Here’s something to fill those hours of the holiday when you need an escape from the hustle and bustle and need to claim a little “me-time”! This story is loosely based on a Russian fairytale about a snow maiden who didn’t get a very happy ending. I had to change that.
Escaping her destiny for a day in the human world, a snow maiden, is rescued after her horse bolts, and then is brought to an isolated cabin by a recluse—a handsome, gifted artist, living alone in an arctic wilderness…
Headstrong, and seeking a little respite from a suitor’s relentless wooing, Queen Larikke rides the arctic wind far beyond the bounds of Northland, only to have her horse bolt at a shot from a hunter’s gun. Her rescuer is a handsome, mysterious man who lives alone in the wilderness, his cabin filled with erotic images of women. Rather than fearing her fate, Larikke sets out to seduce him, hoping for one last fling before she settles down to do her duty and wed.
Thinking he was saving a life, Drake dragged a very strange woman home, stripped her, and warmed her by his fire. Now, he finds his long, self-imposed isolation may have made her allure impossible to resist, and Drake fears he’ll harm her if he shares his special kiss.
Read an excerpt…
A blanket of fresh powder muffled his footsteps. For a moment, the bitter-cold wind died down. The stillness invited him deeper into the clearing, but something in the air alerted him; an intuition that was part of his true nature told him to wait.
Wind had blown snow against large tree trunks, forming deep banks where the tall green sentinels stood close together. Everywhere, pure pristine white dusted the tops of branches, cloaking them in rich, thick wonder. Precious sunlight peeked from behind a dark gray cloud and refracted like a billion tiny prisms on frozen crystals that gilded the uppermost layer of the snow.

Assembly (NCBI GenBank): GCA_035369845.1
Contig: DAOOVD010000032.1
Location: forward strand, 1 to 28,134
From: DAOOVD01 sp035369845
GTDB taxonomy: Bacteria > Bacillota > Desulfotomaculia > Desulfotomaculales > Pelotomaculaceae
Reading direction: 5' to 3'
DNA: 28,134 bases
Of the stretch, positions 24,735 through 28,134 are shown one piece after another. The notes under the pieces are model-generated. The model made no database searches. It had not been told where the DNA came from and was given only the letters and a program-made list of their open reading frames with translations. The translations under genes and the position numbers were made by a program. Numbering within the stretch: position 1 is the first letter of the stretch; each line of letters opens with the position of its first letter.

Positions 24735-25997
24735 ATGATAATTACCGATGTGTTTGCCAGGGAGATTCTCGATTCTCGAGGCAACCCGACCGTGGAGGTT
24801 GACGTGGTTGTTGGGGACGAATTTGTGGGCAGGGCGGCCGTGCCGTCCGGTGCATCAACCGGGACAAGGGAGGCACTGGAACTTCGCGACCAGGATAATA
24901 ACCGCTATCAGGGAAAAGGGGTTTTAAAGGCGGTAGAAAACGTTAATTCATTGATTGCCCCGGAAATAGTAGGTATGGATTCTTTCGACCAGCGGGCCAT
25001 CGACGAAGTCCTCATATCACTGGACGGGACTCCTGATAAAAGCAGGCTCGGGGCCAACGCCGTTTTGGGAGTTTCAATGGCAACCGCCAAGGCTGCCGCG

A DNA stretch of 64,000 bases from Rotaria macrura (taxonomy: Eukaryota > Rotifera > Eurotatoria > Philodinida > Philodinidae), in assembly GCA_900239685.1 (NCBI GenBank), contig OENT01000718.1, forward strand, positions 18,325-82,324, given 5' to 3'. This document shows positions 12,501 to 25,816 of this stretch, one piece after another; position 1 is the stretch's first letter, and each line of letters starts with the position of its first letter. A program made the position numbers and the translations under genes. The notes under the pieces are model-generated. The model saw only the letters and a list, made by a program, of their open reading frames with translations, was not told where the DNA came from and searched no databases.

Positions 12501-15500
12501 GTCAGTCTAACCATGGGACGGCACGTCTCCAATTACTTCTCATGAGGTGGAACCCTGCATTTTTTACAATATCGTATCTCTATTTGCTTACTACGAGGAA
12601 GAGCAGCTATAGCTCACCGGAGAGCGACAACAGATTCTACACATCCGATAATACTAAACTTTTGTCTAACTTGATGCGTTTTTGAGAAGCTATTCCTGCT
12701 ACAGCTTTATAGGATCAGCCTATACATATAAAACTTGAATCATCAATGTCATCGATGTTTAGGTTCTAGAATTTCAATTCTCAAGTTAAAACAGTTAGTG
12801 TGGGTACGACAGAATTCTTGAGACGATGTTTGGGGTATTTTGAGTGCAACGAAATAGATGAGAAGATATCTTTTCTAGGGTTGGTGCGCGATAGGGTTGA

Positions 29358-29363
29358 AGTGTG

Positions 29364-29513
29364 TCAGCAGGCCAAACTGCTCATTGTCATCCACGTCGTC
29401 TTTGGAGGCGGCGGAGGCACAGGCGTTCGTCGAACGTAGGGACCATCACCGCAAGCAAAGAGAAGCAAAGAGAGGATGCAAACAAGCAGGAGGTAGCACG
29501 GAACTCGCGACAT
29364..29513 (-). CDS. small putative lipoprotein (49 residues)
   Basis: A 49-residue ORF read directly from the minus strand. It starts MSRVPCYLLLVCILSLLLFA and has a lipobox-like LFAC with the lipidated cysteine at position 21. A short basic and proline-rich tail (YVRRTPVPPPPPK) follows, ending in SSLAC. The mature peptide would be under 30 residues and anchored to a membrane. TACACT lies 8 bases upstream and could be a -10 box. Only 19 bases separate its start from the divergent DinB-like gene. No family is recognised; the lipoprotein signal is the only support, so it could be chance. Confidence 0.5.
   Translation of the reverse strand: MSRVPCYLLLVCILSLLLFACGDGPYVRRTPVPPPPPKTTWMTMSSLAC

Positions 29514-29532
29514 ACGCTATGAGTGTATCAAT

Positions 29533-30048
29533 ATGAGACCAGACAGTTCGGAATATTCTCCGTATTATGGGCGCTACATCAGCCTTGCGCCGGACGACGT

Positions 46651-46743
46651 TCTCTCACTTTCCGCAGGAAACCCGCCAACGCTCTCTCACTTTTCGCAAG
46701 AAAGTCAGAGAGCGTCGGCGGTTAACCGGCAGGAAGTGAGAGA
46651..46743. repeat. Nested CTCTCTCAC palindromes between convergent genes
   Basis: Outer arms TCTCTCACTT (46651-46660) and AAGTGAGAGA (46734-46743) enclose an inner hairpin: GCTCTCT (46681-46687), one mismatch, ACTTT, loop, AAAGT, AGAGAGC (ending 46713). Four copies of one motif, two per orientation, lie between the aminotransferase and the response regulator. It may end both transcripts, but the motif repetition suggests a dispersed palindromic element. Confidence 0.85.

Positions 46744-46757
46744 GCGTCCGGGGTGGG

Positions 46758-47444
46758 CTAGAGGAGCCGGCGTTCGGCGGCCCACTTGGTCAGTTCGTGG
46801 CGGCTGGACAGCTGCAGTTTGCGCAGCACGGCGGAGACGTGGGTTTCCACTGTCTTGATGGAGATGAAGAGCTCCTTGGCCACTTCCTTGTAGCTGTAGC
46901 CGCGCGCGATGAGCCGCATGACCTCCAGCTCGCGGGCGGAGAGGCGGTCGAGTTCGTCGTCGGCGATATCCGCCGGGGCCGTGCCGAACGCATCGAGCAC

His breaths seemed loud, intrusive, and he concentrated on being quiet so that he didn’t disturb—not that anyone was would hear him this deep in the wilderness.
Rather, all was hushed, expectant. Quiet, like he preferred now. Content at last with his own company.
The first few months of his isolation had been the worst. The silence had nearly driven him nuts. Now, he barely noticed. Sounds other than voices, the hum of electricity, or the roar of a passing engine were replaced with softer, more predictable ones—the rustle of pine needles as a breeze swept through outstretched branches, the resonant creaking when snow weighed the branches down.
The rustle of animals as they scratched in the snow for food.
The voices inside his head had also faded—the strident ones that had called him a freak and the startled screams—well, they couldn’t reach him here.
If he missed the company of a woman—so be it. Other parts of his existence flourished in the solitude. Almost filling the aching void. The decision he’d made had been the right one. He’d spend the rest of his life—however long—alone.
Do no harm.
He lived by that rule now. At least, in regard to people.